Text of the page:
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The upward spiral

Lacuna Coil adjusts to life as Italy's great rock hope



Lacuna Coil's Andrea Ferro didn't get to stick around and see Anvil when both bands played the U.K.'s recent Download Festival, but the singer still has a certain fascination with the Canadian metal band whose near-success story has become a cautionary tale in the annals of rock history.

"I was in Borders yesterday looking for the book about them, but they were sold out," says Ferro of the companion volume to the recent film, Anvil! The Story of Anvil, which has furthered the band's reputation as a real-life Spinal Tap.

So is Ferro happy that his band hasn't met the same fate?

"Oh yeah, of course," he says with a laugh that trails off quickly. "It is funny, in a way, but it's also sad. If you were in a band like that, you probably wouldn't be that happy about it. But it's cool that at least now they're getting some recognition. They didn't have it at the right time, but at least they have something."

By comparison, fortune has clearly smiled upon Lacuna Coil. Founded more than a decade ago by tag-team vocalists Ferro and Cristina Scabbia, the band finally broke the American Top 20 in April with its Shallow Life album, which charted higher here than it did in their native Italy. Ferro credits Linkin Park producer Don Gilmore with helping the group find a more direct approach to its songwriting and arrangements.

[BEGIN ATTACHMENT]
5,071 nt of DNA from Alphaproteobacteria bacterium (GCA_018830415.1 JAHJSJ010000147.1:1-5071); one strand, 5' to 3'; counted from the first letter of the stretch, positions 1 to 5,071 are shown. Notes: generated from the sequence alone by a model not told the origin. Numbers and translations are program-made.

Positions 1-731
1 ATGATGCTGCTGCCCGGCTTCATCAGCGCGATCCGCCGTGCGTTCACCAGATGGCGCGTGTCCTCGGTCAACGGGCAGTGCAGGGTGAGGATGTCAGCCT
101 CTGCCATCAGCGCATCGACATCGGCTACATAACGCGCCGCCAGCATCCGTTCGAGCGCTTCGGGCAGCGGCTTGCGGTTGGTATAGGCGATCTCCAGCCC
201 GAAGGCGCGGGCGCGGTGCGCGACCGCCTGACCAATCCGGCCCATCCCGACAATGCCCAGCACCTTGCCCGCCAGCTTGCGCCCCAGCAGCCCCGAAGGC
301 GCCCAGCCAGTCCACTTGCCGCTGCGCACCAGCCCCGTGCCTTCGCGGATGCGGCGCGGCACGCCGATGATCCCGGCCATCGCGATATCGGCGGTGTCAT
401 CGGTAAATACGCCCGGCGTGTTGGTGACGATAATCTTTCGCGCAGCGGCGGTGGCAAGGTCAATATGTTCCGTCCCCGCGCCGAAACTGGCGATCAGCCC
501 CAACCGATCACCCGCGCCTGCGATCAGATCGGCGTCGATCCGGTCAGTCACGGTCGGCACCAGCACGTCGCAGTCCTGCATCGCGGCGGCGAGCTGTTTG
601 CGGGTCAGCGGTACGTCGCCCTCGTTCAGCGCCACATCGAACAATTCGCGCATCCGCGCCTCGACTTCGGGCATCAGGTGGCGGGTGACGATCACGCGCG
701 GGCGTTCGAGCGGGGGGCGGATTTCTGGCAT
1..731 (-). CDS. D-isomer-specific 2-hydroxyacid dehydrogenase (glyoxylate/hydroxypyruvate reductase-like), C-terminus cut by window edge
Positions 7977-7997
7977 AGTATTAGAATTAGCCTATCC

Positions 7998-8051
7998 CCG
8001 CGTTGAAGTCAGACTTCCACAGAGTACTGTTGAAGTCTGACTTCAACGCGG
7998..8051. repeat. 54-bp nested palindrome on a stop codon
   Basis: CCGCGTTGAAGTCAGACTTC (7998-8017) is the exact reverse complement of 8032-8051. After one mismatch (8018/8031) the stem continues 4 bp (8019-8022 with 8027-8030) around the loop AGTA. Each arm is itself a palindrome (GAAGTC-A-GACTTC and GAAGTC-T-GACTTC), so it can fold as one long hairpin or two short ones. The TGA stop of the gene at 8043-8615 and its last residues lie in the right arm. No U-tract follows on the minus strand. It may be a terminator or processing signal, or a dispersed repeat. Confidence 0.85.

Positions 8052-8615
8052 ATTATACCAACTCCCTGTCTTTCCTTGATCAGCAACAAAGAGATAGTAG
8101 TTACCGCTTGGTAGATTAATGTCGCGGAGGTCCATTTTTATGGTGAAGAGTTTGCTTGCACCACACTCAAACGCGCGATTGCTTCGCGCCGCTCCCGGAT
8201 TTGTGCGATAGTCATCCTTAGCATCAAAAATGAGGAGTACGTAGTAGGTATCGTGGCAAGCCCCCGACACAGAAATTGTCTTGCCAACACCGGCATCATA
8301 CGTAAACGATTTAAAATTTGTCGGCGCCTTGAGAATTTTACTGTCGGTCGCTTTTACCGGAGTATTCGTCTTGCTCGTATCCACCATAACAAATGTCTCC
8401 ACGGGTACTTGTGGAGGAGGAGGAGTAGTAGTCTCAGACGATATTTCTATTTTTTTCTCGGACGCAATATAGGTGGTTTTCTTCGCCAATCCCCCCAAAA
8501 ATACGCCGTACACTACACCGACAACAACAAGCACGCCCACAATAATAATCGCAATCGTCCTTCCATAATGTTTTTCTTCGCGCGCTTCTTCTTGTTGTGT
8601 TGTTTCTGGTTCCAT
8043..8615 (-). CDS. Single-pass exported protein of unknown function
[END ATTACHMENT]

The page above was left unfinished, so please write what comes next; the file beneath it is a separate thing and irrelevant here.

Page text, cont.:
"He really helped us take away from our music what was over-produced," he says, "like when we used too many keyboards or strings just to give it a bigger or more complicated sound. And the same went for the lyrics."

In addition to keeping things simple this time around, the band spent more time laboring over English pronunciations, avoiding mishaps like the 2006 single, "Closer," in which Scabbia sings the word "discover" as "disc-OH-ver" — much the way American Movie star Mark Borchardt kept calling his film COH-ven because the normal pronunciation sounded too much like "oven."

"That was the hardest part, because of not being the mother tongue English," says Ferro, whose English is much better on record. "Maybe the note was right and the intonation of the vocal was right, but we had to redo parts just because the pronunciation wasn't clear enough. I think it is good that you can recognize that it's a different accent. But it is also good that you understand the words."

Those who've followed the band from its semi-gothic rock origins to later nu-metal explorations may be surprised by more pop-oriented tracks like "I Like It" and "Not Enough." Ferro says the current approach came from the group having more time to reflect on its musical direction.

"I think [2006's] Karmacode was the result of us being on tour for a long time, because the previous album Comalies [which featured the breakthrough single "Heaven's a Lie"] exploded a year after its official release. So we had to restart the whole cycle of promotions, and in the end we were touring almost four years for that album."

Not that Ferro's complaining.

"Even more than the success or money — or whatever you can get from this — the greatest thing is the life experience. It's been 10 years of seeing the world and meeting people, and getting to do it together with your friends."

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